Step two is knowing that if you are listening, even if you’re hearing and nodding and understanding, be very clear with yourself that this doesn’t mean that you are liking or agreeing with them. And you might need to say that for your own sake.
You might need to say, “Listen, I don’t agree with what you’re saying but I want to understand why you’re saying it.” It may be important for you to say that. So you don’t give the impression or it’s important that you don’t think you’re giving the impression that you’re agreeing in listening.
So you can say, “Listen, I don’t agree. I don’t think I agree with you. I think I might have a completely different opinion about this, but I do want to understand yours. Please keep talking.” That’s just a good way for you to stay in that space.
And it’s very important to separate what someone is saying from who they are as a person. You can disagree with something that someone says and still love them as a person. You can disagree with what someone has done or how someone has voted or how someone has behaved and still love the person. You can give yourself permission to do that.
And you can give yourself permission to listen to someone without believing that that means you’re agreeing with them. Hearing someone is not the same as agreeing with them. And so you might want to say something about it.
Step number three is notice your feelings caused by your thoughts while they’re speaking. If you feel yourself tightening up or getting upset or feeling like you need to advocate for someone or feeling like you need to rise up and resist what they’re saying in that moment, just notice that. Give yourself some space. Give that person some space to speak. Give yourself some time to witness your own thinking.
And then choose how you want to respond. Don’t react. Don’t let your emotions react. Make a decision about how you want to respond. And for some of you, it may be like, “I’d like to share my opinion with you too and see what you think.”
Now, here’s the trick. Many times, when we disagree with someone, we don’t want to tell them that we disagree with them because we’re afraid that they will judge us as we have judged them. So let’s say for example that my client who’s talking about her husband who voted for someone that - they have different political beliefs, so they voted for opposite people.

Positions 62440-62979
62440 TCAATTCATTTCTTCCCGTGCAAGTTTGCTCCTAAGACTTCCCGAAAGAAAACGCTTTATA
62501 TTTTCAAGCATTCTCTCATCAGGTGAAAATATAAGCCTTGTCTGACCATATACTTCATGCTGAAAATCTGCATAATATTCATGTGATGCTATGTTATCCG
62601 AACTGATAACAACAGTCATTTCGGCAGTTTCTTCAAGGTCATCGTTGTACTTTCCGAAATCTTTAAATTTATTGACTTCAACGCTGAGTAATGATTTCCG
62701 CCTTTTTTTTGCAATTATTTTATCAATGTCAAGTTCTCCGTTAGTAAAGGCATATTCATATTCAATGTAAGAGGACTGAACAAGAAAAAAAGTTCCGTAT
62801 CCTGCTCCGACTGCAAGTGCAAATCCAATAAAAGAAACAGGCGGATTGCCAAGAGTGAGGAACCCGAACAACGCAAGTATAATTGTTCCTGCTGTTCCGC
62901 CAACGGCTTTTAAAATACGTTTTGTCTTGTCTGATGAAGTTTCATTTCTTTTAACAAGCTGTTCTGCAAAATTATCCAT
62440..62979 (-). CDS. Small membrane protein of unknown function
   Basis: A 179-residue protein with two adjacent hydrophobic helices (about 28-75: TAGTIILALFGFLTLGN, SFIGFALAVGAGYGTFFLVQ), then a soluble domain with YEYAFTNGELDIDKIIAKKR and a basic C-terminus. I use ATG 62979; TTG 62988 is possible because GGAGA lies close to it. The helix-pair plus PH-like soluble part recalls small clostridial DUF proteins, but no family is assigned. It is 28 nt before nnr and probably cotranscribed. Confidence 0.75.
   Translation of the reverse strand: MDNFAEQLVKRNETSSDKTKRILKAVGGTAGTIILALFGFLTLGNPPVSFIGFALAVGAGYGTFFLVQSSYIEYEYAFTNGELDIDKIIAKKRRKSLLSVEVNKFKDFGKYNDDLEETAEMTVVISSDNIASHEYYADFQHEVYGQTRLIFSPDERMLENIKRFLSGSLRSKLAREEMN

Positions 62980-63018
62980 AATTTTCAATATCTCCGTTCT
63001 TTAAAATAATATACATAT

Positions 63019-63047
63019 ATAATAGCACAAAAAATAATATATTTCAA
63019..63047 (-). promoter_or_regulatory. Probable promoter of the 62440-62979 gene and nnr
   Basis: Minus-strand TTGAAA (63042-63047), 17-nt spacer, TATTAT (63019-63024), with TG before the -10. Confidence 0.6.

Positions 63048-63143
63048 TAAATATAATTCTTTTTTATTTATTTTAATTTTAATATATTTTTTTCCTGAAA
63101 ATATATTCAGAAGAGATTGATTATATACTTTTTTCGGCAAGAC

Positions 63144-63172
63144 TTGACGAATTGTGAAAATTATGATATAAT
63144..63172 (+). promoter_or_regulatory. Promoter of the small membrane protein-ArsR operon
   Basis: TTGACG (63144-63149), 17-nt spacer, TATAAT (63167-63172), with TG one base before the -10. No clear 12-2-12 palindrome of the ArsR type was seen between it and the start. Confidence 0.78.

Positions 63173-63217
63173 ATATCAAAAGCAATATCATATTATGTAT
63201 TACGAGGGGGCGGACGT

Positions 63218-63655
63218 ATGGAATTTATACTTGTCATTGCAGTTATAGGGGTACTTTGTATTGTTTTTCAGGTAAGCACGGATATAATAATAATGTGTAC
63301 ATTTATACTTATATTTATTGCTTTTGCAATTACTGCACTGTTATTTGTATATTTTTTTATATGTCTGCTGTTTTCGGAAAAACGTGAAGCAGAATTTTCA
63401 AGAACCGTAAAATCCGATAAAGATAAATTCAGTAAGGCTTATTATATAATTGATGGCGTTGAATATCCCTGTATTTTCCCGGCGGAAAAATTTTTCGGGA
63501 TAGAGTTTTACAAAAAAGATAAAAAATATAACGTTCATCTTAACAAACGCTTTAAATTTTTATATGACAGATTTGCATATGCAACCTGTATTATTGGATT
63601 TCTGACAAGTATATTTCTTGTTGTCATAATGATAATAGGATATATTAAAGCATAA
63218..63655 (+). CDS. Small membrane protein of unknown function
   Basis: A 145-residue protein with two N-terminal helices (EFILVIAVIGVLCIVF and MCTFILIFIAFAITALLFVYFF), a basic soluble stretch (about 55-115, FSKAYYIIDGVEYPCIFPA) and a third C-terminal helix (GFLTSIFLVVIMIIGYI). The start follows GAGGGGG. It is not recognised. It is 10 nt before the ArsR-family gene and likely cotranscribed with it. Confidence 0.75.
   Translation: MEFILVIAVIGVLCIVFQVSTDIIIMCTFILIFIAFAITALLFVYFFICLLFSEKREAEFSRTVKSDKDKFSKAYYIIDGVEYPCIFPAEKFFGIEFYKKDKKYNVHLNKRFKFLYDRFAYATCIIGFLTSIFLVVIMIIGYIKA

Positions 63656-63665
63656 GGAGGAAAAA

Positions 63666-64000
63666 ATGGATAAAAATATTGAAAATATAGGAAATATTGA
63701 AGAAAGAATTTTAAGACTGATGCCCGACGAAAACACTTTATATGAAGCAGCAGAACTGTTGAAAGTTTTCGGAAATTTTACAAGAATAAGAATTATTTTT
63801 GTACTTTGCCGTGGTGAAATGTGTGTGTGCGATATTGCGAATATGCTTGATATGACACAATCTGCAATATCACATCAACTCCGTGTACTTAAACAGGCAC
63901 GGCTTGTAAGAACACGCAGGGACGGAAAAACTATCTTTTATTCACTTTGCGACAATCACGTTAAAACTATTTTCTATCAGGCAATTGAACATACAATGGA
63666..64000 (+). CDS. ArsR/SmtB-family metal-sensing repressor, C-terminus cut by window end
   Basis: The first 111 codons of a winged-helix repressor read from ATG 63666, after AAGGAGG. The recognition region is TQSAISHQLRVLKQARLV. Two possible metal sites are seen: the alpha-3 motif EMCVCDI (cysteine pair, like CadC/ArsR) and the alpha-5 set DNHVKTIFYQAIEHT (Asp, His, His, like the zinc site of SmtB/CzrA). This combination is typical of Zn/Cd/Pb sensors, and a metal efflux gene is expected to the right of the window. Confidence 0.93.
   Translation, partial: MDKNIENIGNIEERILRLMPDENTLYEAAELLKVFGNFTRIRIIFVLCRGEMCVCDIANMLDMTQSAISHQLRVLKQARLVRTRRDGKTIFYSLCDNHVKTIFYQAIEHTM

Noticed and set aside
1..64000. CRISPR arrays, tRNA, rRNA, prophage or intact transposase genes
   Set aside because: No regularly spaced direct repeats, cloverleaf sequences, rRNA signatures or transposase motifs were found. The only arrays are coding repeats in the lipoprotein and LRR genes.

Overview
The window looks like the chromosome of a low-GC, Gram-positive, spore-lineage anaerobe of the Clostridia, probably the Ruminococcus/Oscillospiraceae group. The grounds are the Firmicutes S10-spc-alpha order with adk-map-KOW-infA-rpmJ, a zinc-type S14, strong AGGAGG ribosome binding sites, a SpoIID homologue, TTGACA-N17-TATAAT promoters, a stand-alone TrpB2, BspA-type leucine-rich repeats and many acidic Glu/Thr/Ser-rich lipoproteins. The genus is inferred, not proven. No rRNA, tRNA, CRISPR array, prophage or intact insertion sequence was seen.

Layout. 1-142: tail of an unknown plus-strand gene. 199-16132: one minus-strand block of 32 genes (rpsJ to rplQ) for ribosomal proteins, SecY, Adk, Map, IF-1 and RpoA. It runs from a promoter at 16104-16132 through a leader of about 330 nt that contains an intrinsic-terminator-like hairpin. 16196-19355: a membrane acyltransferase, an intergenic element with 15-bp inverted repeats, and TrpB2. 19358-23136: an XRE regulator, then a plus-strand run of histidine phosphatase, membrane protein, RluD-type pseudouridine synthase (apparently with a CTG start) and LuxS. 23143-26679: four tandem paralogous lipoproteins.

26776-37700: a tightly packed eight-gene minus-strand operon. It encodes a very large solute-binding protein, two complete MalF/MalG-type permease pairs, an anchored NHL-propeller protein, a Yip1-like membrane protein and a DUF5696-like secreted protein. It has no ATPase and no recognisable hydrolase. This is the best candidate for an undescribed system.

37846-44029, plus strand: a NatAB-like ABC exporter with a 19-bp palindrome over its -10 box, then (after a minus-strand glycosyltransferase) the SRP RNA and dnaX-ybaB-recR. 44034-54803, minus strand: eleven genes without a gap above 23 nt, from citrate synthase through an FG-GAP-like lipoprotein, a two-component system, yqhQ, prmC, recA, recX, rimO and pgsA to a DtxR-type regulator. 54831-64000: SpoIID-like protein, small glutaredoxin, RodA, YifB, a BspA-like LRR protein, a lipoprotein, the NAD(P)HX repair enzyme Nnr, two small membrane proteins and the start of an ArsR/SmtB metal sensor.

And so she may not want to say, “Hey, this is who I voted for,” because then her husband may want to argue and bring her all the evidence why that was a very terrible decision. And maybe you don’t want to deal with that input.
But if you can allow for it, tell me why you don’t think I should have voted for that person, tell me why you don’t think I should have done that thing, tell me why you don’t like the career that I have. Whatever it is, let me hear your ideas. If you can practice hearing other people’s judgments about you, if you actually let them judge your ideas, your level of confidence and power and strength in the world will go up tremendously.
Because it prevents you from trying to control people or manipulate them or change them. You just let them be who they are. And when you let people be who they are, they feel safe with you. And that’s when you can have maybe some influence on sharing your ideas with them. That is it.
Now, I’m not saying every time you share your idea with someone they’re going to see it your way and agree with you. And especially if you have that as an agenda, it most likely won’t work. But when two people can have a conversation that isn’t full of emotion and isn’t reacting and there’s some disagreement, there can be some enlightenment there.
For example, if somebody believes something because of a lack of knowledge maybe, or a lack of education or a lack of understanding because of how they have been taught or sheltered or whatever, and you’re just judging them and yelling at them and telling them that they’re stupid, they’re not going to ever change their mind.
But if you can hear where they’re coming from and understand it, then maybe you can share your ideas and maybe they will see it in a different way. Maybe they will consider it in a different way. Chances are much higher if you’re able to do it in that way.
But I think one of the truest forms of communication is in allowing someone to express their opinion and you not needing to correct them or fix it to change it, and maybe you don’t even express your opinion but you just let them be heard. You just let them feel like what they’re saying matters, even if it disagrees with what you’re saying.
And you can respond and say, “I disagree with you but I love you. I disagree with you but I respect you. If it’s true, I disagree with you but I honor your willingness to share your opinion, or I respect your right to have that opinion as a human.”
However you want to say it is very interesting. But I really want to invite you, if you haven’t been someone who’s been able to be in the space with someone else and disagree with them, I want you to practice this as an art because I think it will help so many of you strengthen your ability to decipher circumstances from feelings.
Because so often we think someone who disagrees with us is causing our feelings, and really, they’re not that powerful. They’re not as powerful as you’re giving them credit for. Them speaking words does not cause you to feel anything until you have a thought about it.
And I’m not saying that you shouldn’t have feelings when someone says something. I just want you to give yourself credit for them. Not the other person. Disagreeing with someone and staying with them in this space and being able to hold space for disagreement is a beautiful thing, my friends. So try it out. See what you think. I’ll talk to you next week. Bye-bye.